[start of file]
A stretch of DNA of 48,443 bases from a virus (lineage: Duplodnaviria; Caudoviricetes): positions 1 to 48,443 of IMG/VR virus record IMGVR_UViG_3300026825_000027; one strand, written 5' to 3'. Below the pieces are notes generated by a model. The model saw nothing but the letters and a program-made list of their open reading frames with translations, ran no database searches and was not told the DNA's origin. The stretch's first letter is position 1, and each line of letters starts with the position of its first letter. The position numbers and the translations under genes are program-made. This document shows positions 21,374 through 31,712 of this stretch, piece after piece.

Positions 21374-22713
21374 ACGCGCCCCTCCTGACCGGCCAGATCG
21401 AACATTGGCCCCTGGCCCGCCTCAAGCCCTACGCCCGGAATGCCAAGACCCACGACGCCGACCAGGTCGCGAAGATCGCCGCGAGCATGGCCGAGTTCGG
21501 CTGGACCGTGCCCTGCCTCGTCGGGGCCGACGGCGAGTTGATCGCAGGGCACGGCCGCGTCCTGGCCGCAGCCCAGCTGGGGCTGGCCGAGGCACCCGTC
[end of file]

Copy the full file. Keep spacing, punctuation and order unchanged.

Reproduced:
A stretch of DNA of 48,443 bases from a virus (lineage: Duplodnaviria; Caudoviricetes): positions 1 to 48,443 of IMG/VR virus record IMGVR_UViG_3300026825_000027; one strand, written 5' to 3'. Below the pieces are notes generated by a model. The model saw nothing but the letters and a program-made list of their open reading frames with translations, ran no database searches and was not told the DNA's origin. The stretch's first letter is position 1, and each line of letters starts with the position of its first letter. The position numbers and the translations under genes are program-made. This document shows positions 21,374 through 31,712 of this stretch, piece after piece.

Positions 21374-22713
21374 ACGCGCCCCTCCTGACCGGCCAGATCG
21401 AACATTGGCCCCTGGCCCGCCTCAAGCCCTACGCCCGGAATGCCAAGACCCACGACGCCGACCAGGTCGCGAAGATCGCCGCGAGCATGGCCGAGTTCGG
21501 CTGGACCGTGCCCTGCCTCGTCGGGGCCGACGGCGAGTTGATCGCAGGGCACGGCCGCGTCCTGGCCGCAGCCCAGCTGGGGCTGGCCGAGGCACCCGTC